My wife turns thirty this weekend, Saturday to be specific. It’s a weird sensation, knowing that she has shacked up with me for life, and been with me since she was literally twenty. Spent her golden years with a guaranteed Garbage Lord. It’s nice though, to chart our progress together, to check off life events together, and even more specifically to get high, eat cookies, and watch Workaholics together.
It’s nice, it’s quaint, it’s quiet.
I like spending time with her, and I like spending time with you folks, you denizens of the Space-Ship Omega. So let’s hang out at the Weekend Open Bar. Pass some marginal time within our comfortably marginal existences together, as we are lucky enough (or not lucky enough, the grape press of industry is whittling away our off-time) to have the next couple of days off.
So comrades, what are you doing this weekend? What are you watching? Eating? Reading? Thinking about? Anything and everything goes, so long as you adhere to the sign above the Tavern entrance: Thou Shalt Not Be A Douche.
I come to you, friends, from the Precipice of Doom. That’s right, I’m awaiting Bateman to pick me up in his charlatan chariot, and whisk me away to Montreal with the majority of OL for a Bachelor Weekend for a mutual friend. I come to, you, one Bateman-on-his-phone away-driving-100mph from the obliteration of Space-Ship Omega. I’m being dramatic, but I do anticipate witnessing some *shit* this weekend, the eye of a mellifluous maelstrom.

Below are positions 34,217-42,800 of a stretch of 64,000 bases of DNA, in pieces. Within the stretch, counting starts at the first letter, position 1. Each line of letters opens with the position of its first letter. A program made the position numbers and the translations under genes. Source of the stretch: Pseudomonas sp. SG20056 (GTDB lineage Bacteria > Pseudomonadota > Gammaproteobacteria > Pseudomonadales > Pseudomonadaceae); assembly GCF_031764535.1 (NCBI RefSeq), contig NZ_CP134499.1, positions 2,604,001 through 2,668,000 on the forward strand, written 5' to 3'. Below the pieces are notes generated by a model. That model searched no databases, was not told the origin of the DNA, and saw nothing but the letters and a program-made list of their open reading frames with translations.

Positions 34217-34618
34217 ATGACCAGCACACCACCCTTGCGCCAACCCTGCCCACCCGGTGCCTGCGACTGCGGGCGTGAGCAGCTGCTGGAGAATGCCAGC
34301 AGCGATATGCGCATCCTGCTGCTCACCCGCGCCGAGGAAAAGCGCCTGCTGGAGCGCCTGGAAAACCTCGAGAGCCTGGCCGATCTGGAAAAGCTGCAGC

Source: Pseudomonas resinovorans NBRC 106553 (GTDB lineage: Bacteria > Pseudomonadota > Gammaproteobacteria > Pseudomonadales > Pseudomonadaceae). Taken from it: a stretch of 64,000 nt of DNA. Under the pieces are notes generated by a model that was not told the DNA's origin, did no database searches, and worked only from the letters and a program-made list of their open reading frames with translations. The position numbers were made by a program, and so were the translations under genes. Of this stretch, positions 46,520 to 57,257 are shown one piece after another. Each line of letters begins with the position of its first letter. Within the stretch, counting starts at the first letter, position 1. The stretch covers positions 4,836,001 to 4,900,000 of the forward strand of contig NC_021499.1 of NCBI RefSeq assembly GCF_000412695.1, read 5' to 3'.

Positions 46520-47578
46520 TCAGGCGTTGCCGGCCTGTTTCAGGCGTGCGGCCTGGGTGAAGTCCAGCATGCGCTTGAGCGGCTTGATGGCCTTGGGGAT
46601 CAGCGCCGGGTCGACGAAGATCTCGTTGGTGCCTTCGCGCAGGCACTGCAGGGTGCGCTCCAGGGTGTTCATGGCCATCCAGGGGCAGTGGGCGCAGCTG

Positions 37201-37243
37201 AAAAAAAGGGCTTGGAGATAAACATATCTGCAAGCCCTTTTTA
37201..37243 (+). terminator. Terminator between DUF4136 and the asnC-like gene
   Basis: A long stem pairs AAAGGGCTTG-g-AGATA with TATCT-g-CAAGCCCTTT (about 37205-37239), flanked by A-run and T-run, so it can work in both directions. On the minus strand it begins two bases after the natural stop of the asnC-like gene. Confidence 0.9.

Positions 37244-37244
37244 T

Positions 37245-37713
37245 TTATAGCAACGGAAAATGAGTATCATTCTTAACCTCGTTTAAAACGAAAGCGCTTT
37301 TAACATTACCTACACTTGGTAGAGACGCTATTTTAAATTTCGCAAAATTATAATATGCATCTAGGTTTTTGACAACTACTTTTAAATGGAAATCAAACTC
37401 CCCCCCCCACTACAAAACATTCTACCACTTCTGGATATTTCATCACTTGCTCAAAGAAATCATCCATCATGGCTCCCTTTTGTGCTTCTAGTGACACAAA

I wasn’t supposed to be upset that Russell was dead.
Pops and Mahma explained to me when we first got him, years back, that he was mine to look after. After all, they reasoned, it was because of my begging and pleading that they agreed to go to a breeder in the first place. While it was true, Pops admitted, that we all fell in love with Russell’s soft whimpering and pouty eyes, he was mine to look after.
And that meant, in their parental estimation, not only enjoying the benefits but also dealing with the baggage. And to do so with the grace and poise for which our family — the Eldertons — was known.
So, needless to say, Pops and Mahma were none too thrilled when they found me cradling Russell’s body on the morning that I found him, gently and peacefully, dead in the backyard. I was crying, and they were disgusted, but I told them that Russell was my best friend and they should honor my feelings even if they didn’t agree with them.
I wasn’t supposed to be upset that Russell was dead, they told me. I was supposed to know that Russell’s lifespan, given his breed, was going to be short, they told me. I was supposed to stop crying, and when I collected myself I could go back to the breeder and get a new Russell, they told me.
But they’d never told me that it was risky for me to get Russell in the first place. They’d never told me that something’d gone awry when I was programmed. They’d never told me that I’d been glitch-maxxed for empathy.
I wasn’t supposed to be upset that Russell was dead, but he was more than just a human being to me.
He was my best friend.
Welcome to the MONDAY MORNING COMMUTE!
Now that you’ve survived another one of my brain-damaged attempts at drivel fiction, it’s time to discuss the upcoming week’s activities.
What’re you going to do to curb the blow of another workweek? What’re you looking forward to? What’s getting you jacked up and ready to embrace existence?